Obviously, lying to your spouse damages your marriage. It destroys trust. It drives a wedge of secrecy between you and your spouse. But, what about a “benevolent lie”? You know, those little lies that hide your need from our spouses. After all, we don’t want to burden our spouse with our needs. We don’t want them to worry about our concerns. We don’t want them to see us as “too needy” or weak. So, we withhold our suffering, our pain, our need for emotional support or physical help with a little “benevolent lie.” Unfortunately, this “benevolent lie” will also destroy your relationship. Let me explain.
First, our spouse very likely recognizes our struggle, but they don’t know what it is. If we do not share the details of our struggle or our need, our spouse does not have to “guess what’s bothering us.” They will begin to make assumptions about what our need might be…and you know that they say happens when we “ass-u-me.”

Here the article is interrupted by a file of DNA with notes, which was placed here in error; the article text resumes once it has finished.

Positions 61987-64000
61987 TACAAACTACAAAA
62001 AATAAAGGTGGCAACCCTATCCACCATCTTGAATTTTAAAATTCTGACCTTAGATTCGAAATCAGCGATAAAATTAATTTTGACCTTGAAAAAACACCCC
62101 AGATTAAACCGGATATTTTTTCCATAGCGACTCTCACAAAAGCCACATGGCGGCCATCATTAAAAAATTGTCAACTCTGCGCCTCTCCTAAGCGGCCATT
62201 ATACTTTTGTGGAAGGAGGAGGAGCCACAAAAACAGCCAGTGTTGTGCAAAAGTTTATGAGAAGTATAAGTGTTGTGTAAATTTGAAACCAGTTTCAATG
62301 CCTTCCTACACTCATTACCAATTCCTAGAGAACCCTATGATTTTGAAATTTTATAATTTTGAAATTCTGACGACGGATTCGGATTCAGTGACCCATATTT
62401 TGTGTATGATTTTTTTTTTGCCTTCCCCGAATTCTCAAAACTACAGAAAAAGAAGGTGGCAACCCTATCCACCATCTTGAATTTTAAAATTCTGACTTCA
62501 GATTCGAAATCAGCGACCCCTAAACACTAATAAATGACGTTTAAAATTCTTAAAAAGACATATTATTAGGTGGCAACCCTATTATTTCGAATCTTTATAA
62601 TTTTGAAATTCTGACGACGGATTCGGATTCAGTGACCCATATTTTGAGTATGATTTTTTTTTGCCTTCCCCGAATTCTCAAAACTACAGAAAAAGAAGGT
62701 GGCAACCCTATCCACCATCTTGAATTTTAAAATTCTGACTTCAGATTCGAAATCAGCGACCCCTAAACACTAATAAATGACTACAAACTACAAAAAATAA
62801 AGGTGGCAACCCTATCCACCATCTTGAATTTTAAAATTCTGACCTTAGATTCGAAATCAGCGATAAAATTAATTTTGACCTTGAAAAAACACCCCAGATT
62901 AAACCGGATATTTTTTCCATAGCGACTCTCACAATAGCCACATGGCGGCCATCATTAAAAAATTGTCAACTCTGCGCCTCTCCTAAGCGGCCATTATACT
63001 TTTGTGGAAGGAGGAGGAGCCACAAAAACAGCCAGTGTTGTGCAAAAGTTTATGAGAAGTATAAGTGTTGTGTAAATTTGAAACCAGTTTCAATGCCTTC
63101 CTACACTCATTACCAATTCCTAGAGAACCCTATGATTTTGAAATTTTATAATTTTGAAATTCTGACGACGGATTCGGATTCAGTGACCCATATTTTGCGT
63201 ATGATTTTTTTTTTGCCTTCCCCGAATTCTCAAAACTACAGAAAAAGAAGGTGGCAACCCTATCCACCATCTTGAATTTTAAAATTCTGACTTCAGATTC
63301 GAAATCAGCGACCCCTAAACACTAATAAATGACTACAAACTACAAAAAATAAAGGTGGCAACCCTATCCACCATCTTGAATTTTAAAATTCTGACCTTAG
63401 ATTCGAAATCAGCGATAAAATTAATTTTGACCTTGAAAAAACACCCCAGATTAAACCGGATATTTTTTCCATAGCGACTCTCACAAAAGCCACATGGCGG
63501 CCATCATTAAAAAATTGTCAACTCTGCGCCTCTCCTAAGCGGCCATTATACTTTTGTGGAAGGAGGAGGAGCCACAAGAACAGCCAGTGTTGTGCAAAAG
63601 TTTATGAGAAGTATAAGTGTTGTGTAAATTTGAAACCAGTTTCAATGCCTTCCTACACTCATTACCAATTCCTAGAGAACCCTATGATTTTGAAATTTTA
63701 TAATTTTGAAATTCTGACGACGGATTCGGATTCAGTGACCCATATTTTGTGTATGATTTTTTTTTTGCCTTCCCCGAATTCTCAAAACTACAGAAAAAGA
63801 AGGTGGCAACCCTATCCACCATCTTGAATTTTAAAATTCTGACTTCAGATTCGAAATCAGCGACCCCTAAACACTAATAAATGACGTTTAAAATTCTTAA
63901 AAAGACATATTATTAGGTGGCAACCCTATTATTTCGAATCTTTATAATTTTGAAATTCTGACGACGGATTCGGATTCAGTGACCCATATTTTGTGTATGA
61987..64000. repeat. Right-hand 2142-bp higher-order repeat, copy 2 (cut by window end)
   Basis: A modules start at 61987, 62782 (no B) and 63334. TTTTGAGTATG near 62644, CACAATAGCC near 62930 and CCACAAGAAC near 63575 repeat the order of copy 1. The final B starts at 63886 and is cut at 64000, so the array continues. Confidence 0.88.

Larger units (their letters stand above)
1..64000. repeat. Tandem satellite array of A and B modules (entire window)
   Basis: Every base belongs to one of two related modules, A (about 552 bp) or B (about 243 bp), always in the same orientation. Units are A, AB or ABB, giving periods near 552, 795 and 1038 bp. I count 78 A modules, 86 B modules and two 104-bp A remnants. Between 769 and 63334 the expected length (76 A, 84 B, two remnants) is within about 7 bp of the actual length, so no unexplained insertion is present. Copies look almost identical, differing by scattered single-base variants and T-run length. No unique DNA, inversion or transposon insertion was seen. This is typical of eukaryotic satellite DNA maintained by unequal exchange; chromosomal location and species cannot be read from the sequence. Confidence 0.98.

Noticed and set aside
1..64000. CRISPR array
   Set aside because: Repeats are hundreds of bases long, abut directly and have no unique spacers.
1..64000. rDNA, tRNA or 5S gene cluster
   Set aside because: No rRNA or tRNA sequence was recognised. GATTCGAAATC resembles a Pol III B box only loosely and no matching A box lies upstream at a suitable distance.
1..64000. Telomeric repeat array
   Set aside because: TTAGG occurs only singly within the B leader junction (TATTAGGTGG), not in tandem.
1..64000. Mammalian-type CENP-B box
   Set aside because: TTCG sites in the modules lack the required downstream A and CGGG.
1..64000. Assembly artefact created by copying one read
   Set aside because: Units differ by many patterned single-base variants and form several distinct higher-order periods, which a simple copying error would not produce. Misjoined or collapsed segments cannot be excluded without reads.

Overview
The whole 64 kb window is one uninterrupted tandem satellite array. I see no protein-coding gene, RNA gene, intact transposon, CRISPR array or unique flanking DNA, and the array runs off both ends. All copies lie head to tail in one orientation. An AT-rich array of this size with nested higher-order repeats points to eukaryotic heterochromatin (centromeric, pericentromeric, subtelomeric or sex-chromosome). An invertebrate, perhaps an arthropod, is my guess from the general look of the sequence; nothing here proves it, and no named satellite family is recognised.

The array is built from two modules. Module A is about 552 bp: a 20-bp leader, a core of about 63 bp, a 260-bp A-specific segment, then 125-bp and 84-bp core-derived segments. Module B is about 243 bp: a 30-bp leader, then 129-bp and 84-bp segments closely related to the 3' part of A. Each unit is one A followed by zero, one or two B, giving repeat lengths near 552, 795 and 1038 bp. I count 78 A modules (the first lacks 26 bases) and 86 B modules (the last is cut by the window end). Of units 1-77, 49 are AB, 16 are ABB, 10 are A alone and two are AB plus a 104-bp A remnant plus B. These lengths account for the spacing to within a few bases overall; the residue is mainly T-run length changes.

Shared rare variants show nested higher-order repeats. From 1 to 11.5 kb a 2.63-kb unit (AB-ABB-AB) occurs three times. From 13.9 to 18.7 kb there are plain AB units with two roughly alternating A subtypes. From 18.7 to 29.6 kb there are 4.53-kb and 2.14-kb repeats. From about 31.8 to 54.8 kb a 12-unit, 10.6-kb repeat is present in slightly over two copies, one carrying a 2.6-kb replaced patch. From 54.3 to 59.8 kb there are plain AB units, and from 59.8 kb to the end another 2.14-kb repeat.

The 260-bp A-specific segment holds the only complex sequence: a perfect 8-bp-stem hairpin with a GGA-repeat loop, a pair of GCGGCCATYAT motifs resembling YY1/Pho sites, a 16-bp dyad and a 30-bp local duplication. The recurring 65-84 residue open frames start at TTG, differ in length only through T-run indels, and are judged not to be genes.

Second, we enhance trust when we become vulnerable enough to express our need and then accept our spouse’s help. By doing so, we offer them the opportunity to know us more deeply, which builds trust.
Third, a strong marriage involves interdependency and mutual support. How can we develop greater interdependency if we do not express our need for support? Expressing our needs, on the other hand, opens the door for greater interdependency and support.
Fourth, by expressing our needs, we make it possible for us to meet the need, fix the problem, and work on a solution together.
Finally, expressing our need allows our spouse to love us by supporting us through our needs.
Do not let the “benevolent lie” interfere with your marriage. Instead, express your emotional needs to your spouse. Doing so will help you build a stronger, healthier marriage in the long run.